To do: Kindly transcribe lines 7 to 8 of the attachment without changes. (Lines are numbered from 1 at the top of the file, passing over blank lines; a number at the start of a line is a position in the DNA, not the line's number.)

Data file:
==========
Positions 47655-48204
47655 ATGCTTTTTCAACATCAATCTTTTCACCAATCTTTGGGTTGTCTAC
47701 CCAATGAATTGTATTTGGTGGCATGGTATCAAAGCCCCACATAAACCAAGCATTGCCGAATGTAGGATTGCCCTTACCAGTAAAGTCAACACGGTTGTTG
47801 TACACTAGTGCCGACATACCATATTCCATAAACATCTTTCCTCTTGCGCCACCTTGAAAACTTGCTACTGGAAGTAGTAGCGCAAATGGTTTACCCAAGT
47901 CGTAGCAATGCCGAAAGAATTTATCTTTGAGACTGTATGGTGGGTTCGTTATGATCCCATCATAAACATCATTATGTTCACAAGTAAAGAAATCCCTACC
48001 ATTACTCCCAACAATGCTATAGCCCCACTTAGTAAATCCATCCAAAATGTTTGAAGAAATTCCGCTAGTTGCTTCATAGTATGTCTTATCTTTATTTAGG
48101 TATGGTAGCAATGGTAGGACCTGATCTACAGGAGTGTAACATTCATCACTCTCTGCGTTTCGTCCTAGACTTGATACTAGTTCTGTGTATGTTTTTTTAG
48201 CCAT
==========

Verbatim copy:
48101 TATGGTAGCAATGGTAGGACCTGATCTACAGGAGTGTAACATTCATCACTCTCTGCGTTTCGTCCTAGACTTGATACTAGTTCTGTGTATGTTTTTTTAG
48201 CCAT